The Dodd-Frank Act – Background, Highlights and Impact

  • By: Staff Editor
  • Date: July 08, 2009
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The Dodd Frank Wall Street Reform and Consumer Protection Act was enacted as a response to the recession in the late 2000s. It was initially proposed on December 2, 2009 in the House of Representatives by Barney Frank and in the Senate Banking Committee by Chairman Chris Dodd. The aim of the Dodd Frank Act was to “create a sound economic foundation to grow jobs, protect consumers, rein in Wall Street and big bonuses, end bailouts and Too Big to Fail, and prevent another financial crisis.”

The Act is divided into the following sixteen titles:

Title I – Financial Stability
Title II – Order Liquidation Authority
Title III - Transfer of Powers to the Comptroller, the FDIC, and the Fed
Title IV - Regulation of Advisers to Hedge Funds and Others
Title V – Insurance
Title VI – Improvements to Regulation
Title VII - Wall Street Transparency and Accountability
Title VIII – Payment, Clearing and Settlement Supervision
Title IX - Investor Protections and Improvements to the Regulation of Securities
Title X - Bureau of Consumer Financial Protection
Title XI – Federal Reserve System Provisions
Title XII - Improving Access to Mainstream Financial Institutions
Title XIII - Pay It Back Act
Title XIV - Mortgage Reform and Anti-Predatory Lending Act
Title XV - Miscellaneous Provisions
Title XVI - Section 1256 Contracts

Highlights and Impact of the Dodd Frank Act

The Dodd Frank Act strengthens the following key areas:

Increases Consumer Protection: The Act creates a new independent consumer protection watchdog, the Bureau of Consumer. Financial Protection housed within the Federal Reserve. The Bureau has the authority to ensure that American consumers get clear, accurate information when choosing mortgages, credit cards and other financial products. The Bureau will implement rules that protect consumers from hidden fees, abusive terms and deceptive practices.

Ends Too Big to Fail Bailouts: The Dodd Frank Act includes regulatory reform that ends the possibility of taxpayers having to bail out financial firms that threaten the stability of the economy. Financial firms will have to ensure they comply with new capital and leverage requirements that prevent them from growing too big in size.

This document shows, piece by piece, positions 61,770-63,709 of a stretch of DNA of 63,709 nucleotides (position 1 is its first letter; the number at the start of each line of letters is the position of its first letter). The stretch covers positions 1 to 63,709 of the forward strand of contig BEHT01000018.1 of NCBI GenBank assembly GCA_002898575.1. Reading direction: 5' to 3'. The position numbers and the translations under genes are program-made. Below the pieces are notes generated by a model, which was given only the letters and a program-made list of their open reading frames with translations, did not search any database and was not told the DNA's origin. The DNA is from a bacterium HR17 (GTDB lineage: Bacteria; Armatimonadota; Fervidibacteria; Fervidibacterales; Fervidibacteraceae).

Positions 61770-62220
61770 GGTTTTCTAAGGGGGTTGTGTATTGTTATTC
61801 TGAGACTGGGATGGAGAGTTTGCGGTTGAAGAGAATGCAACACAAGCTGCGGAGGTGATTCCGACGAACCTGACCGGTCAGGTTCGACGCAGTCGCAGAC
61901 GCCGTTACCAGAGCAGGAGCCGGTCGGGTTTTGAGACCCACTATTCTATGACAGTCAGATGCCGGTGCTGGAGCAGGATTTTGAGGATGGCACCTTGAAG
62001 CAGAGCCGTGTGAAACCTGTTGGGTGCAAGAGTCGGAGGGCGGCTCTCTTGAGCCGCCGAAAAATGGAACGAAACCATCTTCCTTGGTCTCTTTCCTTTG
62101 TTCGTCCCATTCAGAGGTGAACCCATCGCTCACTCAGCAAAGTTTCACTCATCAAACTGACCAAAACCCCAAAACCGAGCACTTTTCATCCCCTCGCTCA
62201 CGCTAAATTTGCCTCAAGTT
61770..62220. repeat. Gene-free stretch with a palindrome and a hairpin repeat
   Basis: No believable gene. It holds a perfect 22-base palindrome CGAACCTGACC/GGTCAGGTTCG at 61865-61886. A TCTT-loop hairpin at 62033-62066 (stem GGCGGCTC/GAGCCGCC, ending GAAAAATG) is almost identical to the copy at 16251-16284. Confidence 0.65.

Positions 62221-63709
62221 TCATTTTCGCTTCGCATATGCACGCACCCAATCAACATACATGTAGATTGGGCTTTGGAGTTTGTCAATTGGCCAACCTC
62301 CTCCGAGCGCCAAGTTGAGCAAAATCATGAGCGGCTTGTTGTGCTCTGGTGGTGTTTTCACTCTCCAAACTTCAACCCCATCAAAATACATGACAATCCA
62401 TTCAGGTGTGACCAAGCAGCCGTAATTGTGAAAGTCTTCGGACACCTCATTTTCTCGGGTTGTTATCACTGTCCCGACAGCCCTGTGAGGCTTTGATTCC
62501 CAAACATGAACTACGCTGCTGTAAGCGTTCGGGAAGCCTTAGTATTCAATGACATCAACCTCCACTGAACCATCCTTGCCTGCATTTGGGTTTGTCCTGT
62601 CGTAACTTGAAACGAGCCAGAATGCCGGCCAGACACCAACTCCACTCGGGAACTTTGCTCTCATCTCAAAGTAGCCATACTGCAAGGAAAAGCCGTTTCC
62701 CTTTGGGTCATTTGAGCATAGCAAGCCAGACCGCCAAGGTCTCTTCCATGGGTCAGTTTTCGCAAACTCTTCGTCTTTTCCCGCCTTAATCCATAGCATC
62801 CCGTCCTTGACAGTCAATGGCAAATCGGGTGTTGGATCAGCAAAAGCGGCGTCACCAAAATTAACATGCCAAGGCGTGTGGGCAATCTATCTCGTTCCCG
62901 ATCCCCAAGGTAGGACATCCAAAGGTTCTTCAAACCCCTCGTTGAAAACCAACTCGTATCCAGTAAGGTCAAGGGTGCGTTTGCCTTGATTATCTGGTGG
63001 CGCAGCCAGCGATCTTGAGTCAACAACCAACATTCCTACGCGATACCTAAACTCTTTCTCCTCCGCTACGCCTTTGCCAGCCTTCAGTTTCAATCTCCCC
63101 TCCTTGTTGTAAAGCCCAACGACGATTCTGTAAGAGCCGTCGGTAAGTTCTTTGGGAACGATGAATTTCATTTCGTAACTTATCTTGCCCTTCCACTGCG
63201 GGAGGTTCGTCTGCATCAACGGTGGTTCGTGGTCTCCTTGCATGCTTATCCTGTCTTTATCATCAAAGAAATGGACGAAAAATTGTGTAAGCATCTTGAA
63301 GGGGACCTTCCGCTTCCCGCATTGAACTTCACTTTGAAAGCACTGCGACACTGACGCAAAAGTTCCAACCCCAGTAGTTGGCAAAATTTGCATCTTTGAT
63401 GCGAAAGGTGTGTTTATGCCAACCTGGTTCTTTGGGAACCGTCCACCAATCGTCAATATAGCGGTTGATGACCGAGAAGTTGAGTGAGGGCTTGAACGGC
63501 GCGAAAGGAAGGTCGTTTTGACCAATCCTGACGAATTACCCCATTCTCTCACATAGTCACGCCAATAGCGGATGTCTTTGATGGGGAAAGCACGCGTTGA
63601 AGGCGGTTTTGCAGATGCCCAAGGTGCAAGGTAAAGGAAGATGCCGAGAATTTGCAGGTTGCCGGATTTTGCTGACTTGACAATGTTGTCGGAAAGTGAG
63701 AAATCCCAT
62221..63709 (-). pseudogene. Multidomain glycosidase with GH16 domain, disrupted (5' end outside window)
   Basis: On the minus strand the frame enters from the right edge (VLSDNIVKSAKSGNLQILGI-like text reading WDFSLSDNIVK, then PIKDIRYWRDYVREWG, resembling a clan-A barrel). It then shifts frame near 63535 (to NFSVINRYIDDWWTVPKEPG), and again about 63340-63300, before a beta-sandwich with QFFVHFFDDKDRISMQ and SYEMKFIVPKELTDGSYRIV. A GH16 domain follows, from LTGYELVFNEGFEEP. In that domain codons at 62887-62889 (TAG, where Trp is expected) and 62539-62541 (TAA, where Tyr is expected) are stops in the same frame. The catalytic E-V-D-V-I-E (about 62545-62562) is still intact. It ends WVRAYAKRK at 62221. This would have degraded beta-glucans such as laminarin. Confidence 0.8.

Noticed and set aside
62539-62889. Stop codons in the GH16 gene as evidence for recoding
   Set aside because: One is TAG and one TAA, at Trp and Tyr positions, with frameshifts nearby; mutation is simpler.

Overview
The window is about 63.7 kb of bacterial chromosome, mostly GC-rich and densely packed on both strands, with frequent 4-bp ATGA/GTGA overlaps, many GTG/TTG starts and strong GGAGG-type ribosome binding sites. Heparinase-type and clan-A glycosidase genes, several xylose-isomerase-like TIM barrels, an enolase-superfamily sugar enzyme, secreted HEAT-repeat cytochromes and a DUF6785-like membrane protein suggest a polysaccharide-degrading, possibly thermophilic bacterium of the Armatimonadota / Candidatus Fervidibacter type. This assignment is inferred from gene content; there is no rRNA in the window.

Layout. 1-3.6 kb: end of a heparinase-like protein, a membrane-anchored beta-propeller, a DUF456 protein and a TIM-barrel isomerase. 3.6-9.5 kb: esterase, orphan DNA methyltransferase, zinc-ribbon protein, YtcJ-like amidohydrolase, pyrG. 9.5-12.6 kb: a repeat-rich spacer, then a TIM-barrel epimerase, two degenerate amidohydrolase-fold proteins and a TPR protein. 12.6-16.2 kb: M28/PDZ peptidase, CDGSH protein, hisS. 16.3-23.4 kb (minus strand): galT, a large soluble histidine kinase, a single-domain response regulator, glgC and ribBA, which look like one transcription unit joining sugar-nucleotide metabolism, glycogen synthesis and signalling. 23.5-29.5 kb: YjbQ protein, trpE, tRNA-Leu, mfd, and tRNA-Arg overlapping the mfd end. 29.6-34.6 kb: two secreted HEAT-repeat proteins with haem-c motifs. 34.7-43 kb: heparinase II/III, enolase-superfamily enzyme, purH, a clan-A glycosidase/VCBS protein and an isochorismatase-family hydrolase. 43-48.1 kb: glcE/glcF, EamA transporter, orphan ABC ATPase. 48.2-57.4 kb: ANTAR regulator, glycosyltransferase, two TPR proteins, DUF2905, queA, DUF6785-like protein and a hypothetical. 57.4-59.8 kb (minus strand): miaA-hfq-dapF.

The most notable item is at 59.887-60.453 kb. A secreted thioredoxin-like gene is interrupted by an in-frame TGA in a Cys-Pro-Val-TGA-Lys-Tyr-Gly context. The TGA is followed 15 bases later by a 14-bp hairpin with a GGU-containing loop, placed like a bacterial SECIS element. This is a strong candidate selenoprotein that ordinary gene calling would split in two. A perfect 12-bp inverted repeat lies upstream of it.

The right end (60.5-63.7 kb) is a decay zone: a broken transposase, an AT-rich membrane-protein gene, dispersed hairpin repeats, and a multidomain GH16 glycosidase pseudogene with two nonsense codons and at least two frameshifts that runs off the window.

Identifies and Addresses Systemic Risks: The Act created the Financial Stability Oversight Council that will identify and address systemic risks posed by large, complex companies, products, and activities before they threaten the stability of the economy.

Increases Transparency and Accountability for Exotic Instruments: The Dodd Frank Act eliminates loopholes that allow risky and abusive practices to go on unnoticed and unregulated. This includes loopholes for over-the-counter derivatives, asset-backed securities, hedge funds, mortgage brokers and payday lenders.

Increases Shareholder Role in Corporate Affairs: The Act provides shareholders with an important role in deciding executive pay and golden parachutes.

Protects Investors: The Act provides tough new rules for transparency and accountability for credit rating agencies to protect investors and businesses.

Enforces Regulations on the Books: The Act strengthens oversight and empowers regulators to aggressively pursue financial fraud, conflicts of interest and manipulation of the system that benefits special interests at the expense of American families and businesses.

Impact of the Act
The Dodd-Frank Act effects a profound increase in regulation of the financial services industry. The Act gives U.S. governmental authorities more funding, more information and more power. In broad and sig-nificant areas, the Act endows regulators with wholly discretionary authority to write and interpret new rules.

Area Impact
1. Oversight and Systemic Risk